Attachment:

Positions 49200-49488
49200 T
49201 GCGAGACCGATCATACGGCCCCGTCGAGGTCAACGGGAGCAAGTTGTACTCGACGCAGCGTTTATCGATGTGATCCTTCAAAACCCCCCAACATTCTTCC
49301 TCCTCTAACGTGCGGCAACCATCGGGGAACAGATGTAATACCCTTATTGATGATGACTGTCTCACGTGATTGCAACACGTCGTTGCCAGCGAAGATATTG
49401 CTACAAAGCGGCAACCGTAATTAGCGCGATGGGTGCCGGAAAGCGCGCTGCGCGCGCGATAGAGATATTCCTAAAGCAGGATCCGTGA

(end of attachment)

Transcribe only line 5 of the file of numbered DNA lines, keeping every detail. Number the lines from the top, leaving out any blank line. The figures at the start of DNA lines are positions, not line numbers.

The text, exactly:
49401 CTACAAAGCGGCAACCGTAATTAGCGCGATGGGTGCCGGAAAGCGCGCTGCGCGCGCGATAGAGATATTCCTAAAGCAGGATCCGTGA